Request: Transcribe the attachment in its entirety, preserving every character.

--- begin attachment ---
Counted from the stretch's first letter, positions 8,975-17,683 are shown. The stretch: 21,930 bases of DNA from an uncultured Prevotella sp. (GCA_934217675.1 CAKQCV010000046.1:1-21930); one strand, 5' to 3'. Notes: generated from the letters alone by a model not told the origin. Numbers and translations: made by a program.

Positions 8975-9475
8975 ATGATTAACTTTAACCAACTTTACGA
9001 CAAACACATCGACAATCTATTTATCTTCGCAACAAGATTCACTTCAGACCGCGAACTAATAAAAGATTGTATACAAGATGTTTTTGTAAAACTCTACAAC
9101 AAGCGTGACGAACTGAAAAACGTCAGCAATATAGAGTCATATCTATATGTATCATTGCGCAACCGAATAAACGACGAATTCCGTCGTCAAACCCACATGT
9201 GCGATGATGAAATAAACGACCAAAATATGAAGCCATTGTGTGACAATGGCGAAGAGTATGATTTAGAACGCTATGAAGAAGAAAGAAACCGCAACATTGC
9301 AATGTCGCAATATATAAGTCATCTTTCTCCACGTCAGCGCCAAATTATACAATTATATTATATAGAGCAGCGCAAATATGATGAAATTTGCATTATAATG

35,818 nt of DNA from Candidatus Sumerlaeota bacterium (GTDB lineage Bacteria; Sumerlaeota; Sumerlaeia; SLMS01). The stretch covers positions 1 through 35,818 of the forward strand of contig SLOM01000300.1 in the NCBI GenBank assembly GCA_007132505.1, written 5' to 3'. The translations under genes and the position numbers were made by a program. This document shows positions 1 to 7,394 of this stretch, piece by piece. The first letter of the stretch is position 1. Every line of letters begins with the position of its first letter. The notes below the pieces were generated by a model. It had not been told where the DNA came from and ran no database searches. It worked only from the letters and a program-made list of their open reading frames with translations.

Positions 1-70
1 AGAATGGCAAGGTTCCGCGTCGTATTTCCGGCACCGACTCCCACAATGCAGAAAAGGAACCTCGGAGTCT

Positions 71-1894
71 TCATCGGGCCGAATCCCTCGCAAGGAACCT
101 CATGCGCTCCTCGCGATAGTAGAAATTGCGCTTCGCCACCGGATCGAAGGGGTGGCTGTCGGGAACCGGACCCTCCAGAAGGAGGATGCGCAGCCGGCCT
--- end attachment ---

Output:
Counted from the stretch's first letter, positions 8,975-17,683 are shown. The stretch: 21,930 bases of DNA from an uncultured Prevotella sp. (GCA_934217675.1 CAKQCV010000046.1:1-21930); one strand, 5' to 3'. Notes: generated from the letters alone by a model not told the origin. Numbers and translations: made by a program.

Positions 8975-9475
8975 ATGATTAACTTTAACCAACTTTACGA
9001 CAAACACATCGACAATCTATTTATCTTCGCAACAAGATTCACTTCAGACCGCGAACTAATAAAAGATTGTATACAAGATGTTTTTGTAAAACTCTACAAC
9101 AAGCGTGACGAACTGAAAAACGTCAGCAATATAGAGTCATATCTATATGTATCATTGCGCAACCGAATAAACGACGAATTCCGTCGTCAAACCCACATGT
9201 GCGATGATGAAATAAACGACCAAAATATGAAGCCATTGTGTGACAATGGCGAAGAGTATGATTTAGAACGCTATGAAGAAGAAAGAAACCGCAACATTGC
9301 AATGTCGCAATATATAAGTCATCTTTCTCCACGTCAGCGCCAAATTATACAATTATATTATATAGAGCAGCGCAAATATGATGAAATTTGCATTATAATG

35,818 nt of DNA from Candidatus Sumerlaeota bacterium (GTDB lineage Bacteria; Sumerlaeota; Sumerlaeia; SLMS01). The stretch covers positions 1 through 35,818 of the forward strand of contig SLOM01000300.1 in the NCBI GenBank assembly GCA_007132505.1, written 5' to 3'. The translations under genes and the position numbers were made by a program. This document shows positions 1 to 7,394 of this stretch, piece by piece. The first letter of the stretch is position 1. Every line of letters begins with the position of its first letter. The notes below the pieces were generated by a model. It had not been told where the DNA came from and ran no database searches. It worked only from the letters and a program-made list of their open reading frames with translations.

Positions 1-70
1 AGAATGGCAAGGTTCCGCGTCGTATTTCCGGCACCGACTCCCACAATGCAGAAAAGGAACCTCGGAGTCT

Positions 71-1894
71 TCATCGGGCCGAATCCCTCGCAAGGAACCT
101 CATGCGCTCCTCGCGATAGTAGAAATTGCGCTTCGCCACCGGATCGAAGGGGTGGCTGTCGGGAACCGGACCCTCCAGAAGGAGGATGCGCAGCCGGCCT